US President Joe Biden will reportedly propose a target for 70% of the world’s population to be vaccinated within the next year at a global vaccines summit he intends to convene alongside the UN general assembly in New York this month.
- The US president’s target is in line with ambitions set jointly by the World Bank, the International Monetary Fund (IMF), the WTO and the World Health Organization (WHO) but is more ambitious than current performance and the targets set at the G7 meeting in Cornwall chaired by the UK Prime Minister, Boris Johnson. The G7 agreed to donate 870m doses of Covid-19 vaccines directly, with an aim to deliver at least half by the end of 2021.
- In June the heads of the World Bank Group, IMF, WHO and World Trade Organization (WTO) set a target of having 60% of the world’s population vaccinated by the middle of 2022.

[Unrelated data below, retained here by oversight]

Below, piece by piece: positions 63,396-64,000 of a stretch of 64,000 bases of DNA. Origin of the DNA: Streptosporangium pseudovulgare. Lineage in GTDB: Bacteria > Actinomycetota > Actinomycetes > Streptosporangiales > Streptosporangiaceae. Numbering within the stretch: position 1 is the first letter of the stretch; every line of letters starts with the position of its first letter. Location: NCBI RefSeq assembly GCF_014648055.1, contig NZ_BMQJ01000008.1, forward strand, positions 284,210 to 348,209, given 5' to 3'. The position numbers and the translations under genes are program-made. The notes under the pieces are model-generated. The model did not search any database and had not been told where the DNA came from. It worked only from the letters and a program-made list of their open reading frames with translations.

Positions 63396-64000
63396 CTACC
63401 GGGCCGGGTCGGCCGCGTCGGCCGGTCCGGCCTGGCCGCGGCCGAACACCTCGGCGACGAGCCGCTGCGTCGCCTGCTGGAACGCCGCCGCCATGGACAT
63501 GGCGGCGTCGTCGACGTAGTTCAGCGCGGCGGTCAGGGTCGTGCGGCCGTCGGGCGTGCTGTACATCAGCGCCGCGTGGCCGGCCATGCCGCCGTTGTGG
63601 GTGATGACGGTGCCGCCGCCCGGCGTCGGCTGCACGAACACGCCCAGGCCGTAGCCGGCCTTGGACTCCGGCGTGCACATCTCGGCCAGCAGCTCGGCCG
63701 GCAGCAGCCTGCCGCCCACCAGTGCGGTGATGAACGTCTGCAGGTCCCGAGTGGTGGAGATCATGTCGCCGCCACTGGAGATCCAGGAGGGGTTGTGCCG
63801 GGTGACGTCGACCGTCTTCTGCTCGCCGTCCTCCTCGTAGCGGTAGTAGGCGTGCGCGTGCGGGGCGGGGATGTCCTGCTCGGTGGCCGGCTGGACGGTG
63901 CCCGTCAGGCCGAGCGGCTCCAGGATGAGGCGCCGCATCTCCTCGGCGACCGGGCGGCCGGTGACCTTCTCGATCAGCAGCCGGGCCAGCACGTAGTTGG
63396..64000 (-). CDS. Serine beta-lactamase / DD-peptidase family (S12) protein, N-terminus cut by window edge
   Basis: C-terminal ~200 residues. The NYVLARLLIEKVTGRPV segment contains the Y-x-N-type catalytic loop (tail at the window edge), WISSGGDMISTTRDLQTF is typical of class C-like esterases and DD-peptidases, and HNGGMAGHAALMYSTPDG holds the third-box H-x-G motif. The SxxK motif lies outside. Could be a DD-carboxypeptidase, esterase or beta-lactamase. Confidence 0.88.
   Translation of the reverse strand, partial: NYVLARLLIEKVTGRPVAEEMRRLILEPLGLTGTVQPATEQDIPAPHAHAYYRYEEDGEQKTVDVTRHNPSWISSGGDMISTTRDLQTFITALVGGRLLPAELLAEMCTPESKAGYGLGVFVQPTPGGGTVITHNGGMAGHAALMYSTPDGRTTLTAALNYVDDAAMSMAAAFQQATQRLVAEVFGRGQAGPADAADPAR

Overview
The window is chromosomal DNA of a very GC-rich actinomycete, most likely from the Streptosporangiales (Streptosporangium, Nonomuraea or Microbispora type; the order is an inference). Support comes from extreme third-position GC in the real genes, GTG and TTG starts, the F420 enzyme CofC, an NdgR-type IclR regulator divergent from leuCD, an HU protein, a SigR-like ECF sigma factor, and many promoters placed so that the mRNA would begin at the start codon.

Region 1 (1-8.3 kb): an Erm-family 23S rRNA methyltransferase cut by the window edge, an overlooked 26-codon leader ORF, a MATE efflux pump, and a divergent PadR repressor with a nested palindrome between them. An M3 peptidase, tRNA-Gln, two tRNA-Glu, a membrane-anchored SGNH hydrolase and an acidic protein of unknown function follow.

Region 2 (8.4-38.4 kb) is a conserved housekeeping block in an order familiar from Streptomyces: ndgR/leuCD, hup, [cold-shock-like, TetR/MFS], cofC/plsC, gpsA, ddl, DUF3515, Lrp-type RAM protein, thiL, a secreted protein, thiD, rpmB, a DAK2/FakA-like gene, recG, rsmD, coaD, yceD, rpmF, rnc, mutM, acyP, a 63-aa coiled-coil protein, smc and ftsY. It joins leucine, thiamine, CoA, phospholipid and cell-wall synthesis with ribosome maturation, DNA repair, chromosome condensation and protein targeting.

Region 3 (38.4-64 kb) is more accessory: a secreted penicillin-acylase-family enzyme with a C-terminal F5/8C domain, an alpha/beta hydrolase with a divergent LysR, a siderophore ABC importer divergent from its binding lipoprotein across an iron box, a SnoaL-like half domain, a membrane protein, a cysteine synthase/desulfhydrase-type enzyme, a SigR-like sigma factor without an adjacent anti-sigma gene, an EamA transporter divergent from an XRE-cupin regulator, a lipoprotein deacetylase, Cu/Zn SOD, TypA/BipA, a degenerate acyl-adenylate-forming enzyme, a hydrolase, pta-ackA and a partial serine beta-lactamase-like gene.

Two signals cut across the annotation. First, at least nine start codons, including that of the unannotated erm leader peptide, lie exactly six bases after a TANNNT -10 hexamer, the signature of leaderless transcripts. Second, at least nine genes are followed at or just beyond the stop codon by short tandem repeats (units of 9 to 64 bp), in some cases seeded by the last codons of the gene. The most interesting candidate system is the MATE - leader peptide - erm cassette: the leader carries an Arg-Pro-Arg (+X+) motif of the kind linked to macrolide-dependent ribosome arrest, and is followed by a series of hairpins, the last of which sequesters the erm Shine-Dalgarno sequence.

- Meanwhile, more than 140 Nobel laureates and former heads of state have signed an open letter calling on Germany to support a waiver of intellectual property rights for COVID vaccines. Their call comes as a World Trade Organization panel is set to convene this week to discuss a patent waiver nearly a year after India and South Africa proposed the move, which would require the unanimous consent of all 164 WTO member nations.
- A handful of countries, led by Germany and the United Kingdom, have so far refused to agree to a patent waiver. Joining the call for a People’s Vaccine is California Democratic Congress member Ro Khanna.
- In New Zealand, it has reopened its border bookings to those trying to return home, as cases in its current Covid outbreak continue to decline.
- The country reported 14 new cases of Covid-19 on Wednesday, all of which were linked to existing cases. Auckland, the center of the outbreak, remains in lockdown, but the rest of the country can now operate relatively freely, with mask requirements and some restrictions on gathering size.
However, now older Americans were more likely to suffer pandemic-related economic difficulties compared with older citizens of other wealthy countries, according to a new survey from the Commonwealth Fund.